Robert Boyd, MCRP, MDiv, is the president of the School-Based Health Alliance, an organization that works to improve the health of children and youth by advancing and advocating for school-based health care. Boyd spoke with Interact for Health about the alliance’s work and his future vision.
Interact for Health: Could you explain more about the goals and work of the School-Based Health Alliance?
Boyd: The alliance serves and expands school-based health centers and their offerings through working with the school-based health community more broadly.
There are 100,000 K to 12 public schools in America and more than 47,000 are Title 1 eligible, meaning they serve students at the lower ends of the economic scale. Students eligible for Title 1 services benefit most from having easy access to primary care, behavioral health, oral and vision care and nutrition services. We have a moral obligation to provide services to those students and believe that the most efficient way to do so is in the schools.
We also have a key advocacy and policy role in the school-based health space that includes the nurses, counselors and psychologists generally employed by the school districts.
Our goals are focused around expanding the number of high quality school-based health centers in the country. That means using data to identify and share best practices while addressing the human capital issues that limit the growth and operation of the centers.
Interact for Health: You began this role in August 2019. What is your vision for the alliance as you lead the organization into a new chapter of its work?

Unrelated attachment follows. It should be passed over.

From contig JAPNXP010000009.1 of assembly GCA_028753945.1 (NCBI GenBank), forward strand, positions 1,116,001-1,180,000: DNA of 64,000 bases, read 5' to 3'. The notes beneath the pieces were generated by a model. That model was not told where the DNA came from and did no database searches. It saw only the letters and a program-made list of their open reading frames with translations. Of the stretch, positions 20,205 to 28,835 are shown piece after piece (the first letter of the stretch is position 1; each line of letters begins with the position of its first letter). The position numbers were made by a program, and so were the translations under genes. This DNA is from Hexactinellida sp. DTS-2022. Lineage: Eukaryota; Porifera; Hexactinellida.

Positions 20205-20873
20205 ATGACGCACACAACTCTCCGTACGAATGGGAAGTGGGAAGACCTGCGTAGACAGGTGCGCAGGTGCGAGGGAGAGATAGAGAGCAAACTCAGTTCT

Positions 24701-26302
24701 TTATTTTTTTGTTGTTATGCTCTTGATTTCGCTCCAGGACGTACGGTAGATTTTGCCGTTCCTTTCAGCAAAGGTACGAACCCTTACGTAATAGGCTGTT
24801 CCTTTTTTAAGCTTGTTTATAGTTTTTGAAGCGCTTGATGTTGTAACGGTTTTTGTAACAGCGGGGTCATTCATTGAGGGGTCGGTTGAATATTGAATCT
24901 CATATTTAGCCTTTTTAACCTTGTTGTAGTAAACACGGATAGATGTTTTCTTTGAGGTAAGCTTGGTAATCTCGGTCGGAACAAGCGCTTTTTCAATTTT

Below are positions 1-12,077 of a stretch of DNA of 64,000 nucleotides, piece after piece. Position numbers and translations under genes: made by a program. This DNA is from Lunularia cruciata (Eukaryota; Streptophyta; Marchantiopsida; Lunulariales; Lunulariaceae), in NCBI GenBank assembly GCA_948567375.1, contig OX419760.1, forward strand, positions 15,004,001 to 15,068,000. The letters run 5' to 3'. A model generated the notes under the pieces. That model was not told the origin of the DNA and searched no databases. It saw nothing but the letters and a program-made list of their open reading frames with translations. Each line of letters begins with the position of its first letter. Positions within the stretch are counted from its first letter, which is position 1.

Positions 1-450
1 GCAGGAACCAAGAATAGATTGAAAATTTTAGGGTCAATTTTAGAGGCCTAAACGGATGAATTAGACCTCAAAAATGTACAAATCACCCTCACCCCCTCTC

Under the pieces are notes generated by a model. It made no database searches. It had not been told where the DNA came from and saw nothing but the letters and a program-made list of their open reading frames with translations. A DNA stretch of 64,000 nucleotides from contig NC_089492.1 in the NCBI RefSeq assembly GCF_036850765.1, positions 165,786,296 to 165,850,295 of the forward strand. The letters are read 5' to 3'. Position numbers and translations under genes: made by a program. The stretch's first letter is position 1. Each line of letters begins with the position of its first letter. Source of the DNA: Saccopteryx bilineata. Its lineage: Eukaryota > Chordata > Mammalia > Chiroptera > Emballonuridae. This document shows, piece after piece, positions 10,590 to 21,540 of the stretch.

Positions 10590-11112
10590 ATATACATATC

Boyd: We are the intersection of health care and education. We know that healthy kids learn better. This is our moral calling.
We believe it will take a decade to fully address the needs of all Title 1-eligible schools. We would like to attract major philanthropic funding to help grow the number of SBHCs, expand our capacities in data analytics, build pipelines to attract professionals to serve in schools and support the advocacy efforts necessary to change policies around those efforts.
These are major endeavors that will require our friends in education, health care and public policy to recognize that healthy kids grow up to be healthy adults.
Interact for Health: What lessons have you learned through your work?
Boyd: The alliance turns 25 this year. I serve with the most committed and talented group of professionals that I have ever seen in a small nonprofit. Our organization has 19 employees with over 317 years of experience. The average tenure of our staff within the organization is over six years. Our staff is 90% women and 40% ethnic minority. I have learned that with a high performing team like this, we can accomplish our goals.
Interact for Health: What about your work excites you most?
Boyd: We serve the most vulnerable population: children, and more often than not, poor children. That makes us determined to do our best.
I never fail to be energized by our team. They are smart, passionate about their work, committed to our mission and knowledgeable about their subject areas.
Interact for Health: What do you see as the future of school-based health?
Boyd: Wow, great question!
There’s two ways for me to answer that. First, as a vision of where we are serving every kid in need in every community in America. Second, where the light bulb goes on that every policymaker and philanthropist understands that if kids are in trauma, hungry or ill, they won’t learn well.
As a country we are better off when our kids learn and our people are healthy. Simply focusing on expectations that kids will learn without an understanding of the critical role that their physical and mental health play in that process has not been successful. The future is when everyone wakes up and sees the connection between healthy kids and their ability to learn.
Interact for Health regularly conducts research and collects data in order to monitor and evaluate our region’s health status and to measure public opinions about health policy.
Our Health in Action stories highlight the innovative work our grantees are doing to help reduce tobacco use, address the opioid epidemic and ensure that children can access health care through school-based health centers. We also interview people working on those issues at other organizations across the country to learn what works for them.
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